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Search and Replace in all files within a folder recursively on Linux/Unix

In order to search recursively through directories, looking in all the files for a particular string, then to replace that string with something else (on linux/Unix), these commands should work (Where string1 is the original string and string2 is the replace-string):

[box type=”shadow”]find ./ -type f -exec sed -i ā€˜s/string1/string2/ā€™ {} \;[/box]

It would have been better to use xargs instead of -exec. Using xargs, you will fork fewer times. For large numbers of files, that means you will be done faster. In other words:

[box type=”shadow”]find ./ -type f | xargs sed -i 's/string1/string2/'[/box]

Instead of editing all files in a directory, you can use the same concept with grep to edit only files containg a certain string. In other words:

[box type=”shadow”]grep -rl matchstring somedir/ | xargs sed -i 's/string1/string2/'[/box]

The trick works fine except for one thing: It only replaces the first instance of string1 it finds in each file. For example if you had 100 instances of string1 in some files, then you would have to run the command 100 times! Also, if you don’t know how many times string1 can be found in the files, then you also don’t know how many times ou have to run the command before everything is replaced.

One Solution:

[box type=”shadow”]grep -rl matchstring somedir/ | xargs sed -i ā€™s/string1/string2/gā€™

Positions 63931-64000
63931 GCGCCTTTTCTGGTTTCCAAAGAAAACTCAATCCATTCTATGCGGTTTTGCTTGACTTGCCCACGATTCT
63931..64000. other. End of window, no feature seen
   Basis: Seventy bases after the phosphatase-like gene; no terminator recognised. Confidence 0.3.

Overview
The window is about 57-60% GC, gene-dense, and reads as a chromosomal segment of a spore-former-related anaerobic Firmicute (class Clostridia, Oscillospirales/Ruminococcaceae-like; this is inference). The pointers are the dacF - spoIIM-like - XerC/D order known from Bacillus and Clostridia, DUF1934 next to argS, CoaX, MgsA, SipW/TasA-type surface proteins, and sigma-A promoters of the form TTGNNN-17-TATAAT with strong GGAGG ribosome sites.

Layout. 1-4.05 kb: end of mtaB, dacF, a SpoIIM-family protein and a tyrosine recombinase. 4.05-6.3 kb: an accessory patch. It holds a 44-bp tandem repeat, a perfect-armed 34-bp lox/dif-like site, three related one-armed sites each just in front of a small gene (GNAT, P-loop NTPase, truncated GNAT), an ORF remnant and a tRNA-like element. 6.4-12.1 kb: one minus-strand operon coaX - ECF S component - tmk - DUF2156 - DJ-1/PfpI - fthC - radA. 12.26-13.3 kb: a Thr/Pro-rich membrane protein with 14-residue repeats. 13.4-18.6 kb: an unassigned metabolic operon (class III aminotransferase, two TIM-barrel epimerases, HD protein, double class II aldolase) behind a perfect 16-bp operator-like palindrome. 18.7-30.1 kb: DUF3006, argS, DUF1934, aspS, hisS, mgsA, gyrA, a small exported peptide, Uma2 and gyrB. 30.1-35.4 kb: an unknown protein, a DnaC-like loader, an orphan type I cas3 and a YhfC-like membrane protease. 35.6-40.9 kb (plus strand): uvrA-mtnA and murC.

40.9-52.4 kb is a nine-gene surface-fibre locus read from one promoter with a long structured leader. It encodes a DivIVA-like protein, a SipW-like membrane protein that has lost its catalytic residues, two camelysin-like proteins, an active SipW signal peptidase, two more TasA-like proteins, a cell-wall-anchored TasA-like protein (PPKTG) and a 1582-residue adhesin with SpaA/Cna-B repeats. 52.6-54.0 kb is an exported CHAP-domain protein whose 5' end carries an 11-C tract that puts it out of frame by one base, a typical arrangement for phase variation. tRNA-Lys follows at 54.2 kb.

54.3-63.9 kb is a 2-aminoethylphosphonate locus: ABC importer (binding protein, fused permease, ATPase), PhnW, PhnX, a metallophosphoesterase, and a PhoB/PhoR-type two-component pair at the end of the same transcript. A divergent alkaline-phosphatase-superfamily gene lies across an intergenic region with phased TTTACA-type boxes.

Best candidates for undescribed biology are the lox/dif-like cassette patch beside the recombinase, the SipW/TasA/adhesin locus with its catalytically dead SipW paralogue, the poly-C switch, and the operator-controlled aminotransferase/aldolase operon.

the g on the edn will replace globally – all instances of string1[/box]


If any of the files fed through xargs are binary, both sed and perl will change the timestamps of the files that all have the string, binary files or text files, but no changes are made (in at least the one file *I* was looking at at the top of the file directory hierarchy). So filter out binary files.

Another simpler Solution:

use the ‘rpl’ command (apt-get install rpl; yum install rpl):

[box type=”shadow”]rpl -x'.cpp' -x'.h' -pR "old-string" "new-string" *[/box]

or replace directly without prompt

[box type=”shadow”]rpl -x'.cpp' -x'.h' -R "old-string" "new-string" *[/box]

Here, all files with a .cpp or .h suffix wil be searched for an “old-string”. If found the “old-string” is replaced by the “new-string” in all directories recursively.

Another Solution FIY:
The rrep program lets you replace strings in multiple files and also recursively in directories. It also supports regular expressions. The usage is similar to grep.